Identify the movers and shakers in your organisation, particularly the key stakeholders who affect your department’s activities. Know what they value, and how to give it to them. A good idea is crucial, but it’s just as important to figure out how to pitch that idea, focus on its merits and the benefits to the people you’re pitching to.
6. Manage conflict effectively
When managing people, you will inevitably have to resolve disagreements among staff members at some point. Try not to take sides or become emotionally involved. Focus instead on resolving the problem so peace can resume. How you handle conflict is your key to earning respect.
Be sure that both parties are heard, and that their grievances are addressed. If you end up playing adjudicator, make sure that your response is fair, and in line with company policy. Also, be kind. No one wants to feel like they’re being ignored, so try to value and empathise with both sides, and try to help them see each other’s point of view as best you can. If both sides can walk away heard, you’ll have a much greater shot at office unity in the future – and should have fewer arguments to boot.
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No one will know how good you are if you don’t blow your own trumpet from time to time. Be careful of overdoing it though, or else you run the risk of being a target of people’s irritation.
It’s important here to tread the line between self-confidence and arrogance. Bring up things that are relevant to the conversation you’re having – if you’re constantly referring to your successes, people will have no choice but to assume you’re showboating. If you mention relevant things that you’ve done, on the other hand, people will be interested and may even ask to know more.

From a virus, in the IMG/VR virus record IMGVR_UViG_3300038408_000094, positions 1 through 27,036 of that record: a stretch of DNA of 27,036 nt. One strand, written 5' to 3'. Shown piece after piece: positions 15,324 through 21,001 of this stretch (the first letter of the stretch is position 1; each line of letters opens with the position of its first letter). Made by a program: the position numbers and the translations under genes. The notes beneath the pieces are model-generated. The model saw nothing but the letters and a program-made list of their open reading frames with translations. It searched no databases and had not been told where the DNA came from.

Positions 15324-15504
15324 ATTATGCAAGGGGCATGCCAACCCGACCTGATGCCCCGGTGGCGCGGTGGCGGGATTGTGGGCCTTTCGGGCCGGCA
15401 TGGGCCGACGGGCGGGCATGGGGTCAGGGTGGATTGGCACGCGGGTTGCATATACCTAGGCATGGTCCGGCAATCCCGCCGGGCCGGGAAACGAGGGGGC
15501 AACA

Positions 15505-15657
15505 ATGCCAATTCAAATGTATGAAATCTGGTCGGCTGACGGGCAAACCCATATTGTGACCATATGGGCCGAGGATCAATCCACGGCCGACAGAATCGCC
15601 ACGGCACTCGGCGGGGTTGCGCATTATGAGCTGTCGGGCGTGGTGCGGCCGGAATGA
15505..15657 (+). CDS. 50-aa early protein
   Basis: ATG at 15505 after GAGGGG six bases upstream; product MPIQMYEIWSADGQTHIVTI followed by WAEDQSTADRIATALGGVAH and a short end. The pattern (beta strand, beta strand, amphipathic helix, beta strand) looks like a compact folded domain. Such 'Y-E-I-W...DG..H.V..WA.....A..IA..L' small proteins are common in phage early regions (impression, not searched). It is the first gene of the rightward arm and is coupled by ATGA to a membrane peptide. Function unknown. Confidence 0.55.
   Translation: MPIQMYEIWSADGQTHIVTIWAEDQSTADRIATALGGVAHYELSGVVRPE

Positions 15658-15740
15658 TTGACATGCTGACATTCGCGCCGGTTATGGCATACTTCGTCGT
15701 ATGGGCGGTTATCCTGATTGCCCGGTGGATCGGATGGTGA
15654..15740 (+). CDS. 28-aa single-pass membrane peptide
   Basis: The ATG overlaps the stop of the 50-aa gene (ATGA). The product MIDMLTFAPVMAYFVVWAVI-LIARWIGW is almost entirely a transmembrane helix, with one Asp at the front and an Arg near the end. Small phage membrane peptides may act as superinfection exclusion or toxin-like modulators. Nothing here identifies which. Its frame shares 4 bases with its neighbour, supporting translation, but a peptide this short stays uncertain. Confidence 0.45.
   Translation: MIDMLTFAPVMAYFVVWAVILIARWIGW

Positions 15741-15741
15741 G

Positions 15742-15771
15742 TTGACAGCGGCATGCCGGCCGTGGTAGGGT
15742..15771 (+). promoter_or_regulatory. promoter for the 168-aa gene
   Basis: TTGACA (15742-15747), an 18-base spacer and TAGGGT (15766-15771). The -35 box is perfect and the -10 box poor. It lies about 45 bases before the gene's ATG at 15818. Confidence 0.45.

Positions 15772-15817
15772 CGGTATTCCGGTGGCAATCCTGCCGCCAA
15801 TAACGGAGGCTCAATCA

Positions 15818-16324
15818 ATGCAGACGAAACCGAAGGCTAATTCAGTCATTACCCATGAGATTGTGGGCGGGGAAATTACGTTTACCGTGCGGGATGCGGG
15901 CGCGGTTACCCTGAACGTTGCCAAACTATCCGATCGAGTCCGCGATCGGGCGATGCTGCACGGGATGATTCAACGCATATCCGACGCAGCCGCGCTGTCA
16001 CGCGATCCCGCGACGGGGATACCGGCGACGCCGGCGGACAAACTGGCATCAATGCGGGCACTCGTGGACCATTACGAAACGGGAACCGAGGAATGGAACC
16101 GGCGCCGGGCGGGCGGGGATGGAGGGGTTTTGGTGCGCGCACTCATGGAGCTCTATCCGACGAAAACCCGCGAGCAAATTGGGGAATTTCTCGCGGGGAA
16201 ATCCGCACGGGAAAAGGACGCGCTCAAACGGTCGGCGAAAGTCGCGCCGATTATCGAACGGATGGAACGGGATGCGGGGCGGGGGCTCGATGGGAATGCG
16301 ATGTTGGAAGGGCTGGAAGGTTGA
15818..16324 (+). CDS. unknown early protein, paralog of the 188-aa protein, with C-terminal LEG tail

Even better is finding someone on your side to talk about your achievements for you, and you can do the same for them. This will always have a greater ring of truth to it, and sidesteps the risk of you being perceived as self-serving.
8. Seize new opportunities
Identify areas where you can add value to your organisation outside of your normal role. Just make sure your everyday workload is under control and won’t suffer as a result of any extra work you take on.
Managers love to hear that things have been taken care of before they have to delegate – if you make their lives easier, they will reciprocate. The more you can do that helps the company, the greater chances you have of being promoted. Look out for chances to push the business forward, and don’t be afraid to be bold.
9. Find a mentor
Develop a relationship with a mentor in your organisation. Ideally this should be a person who is more senior than you, has been in the organisation long enough to know what’s going on, and has the experience to help nurture your career. This person will also be a valuable sounding board for working out how to deal with difficult people and situations.
A mentor will be able to tell you how things are done, and what the best route is to getting where they are. They’ll also most likely have some great stories about times when things went wrong for them, reaffirming that while it may be challenging to advance, people have done it and survived - and you can too.
Find more advice on our career advice article hub.
Communication, empathy and self-awareness are crucial to managing office politics. Know what your colleagues want and need, know what you want and need, and bridge any differences through clear and empathetic communication. Be sure to:
- Understand your co-workers
- Manage your own behaviour
- Understand your office culture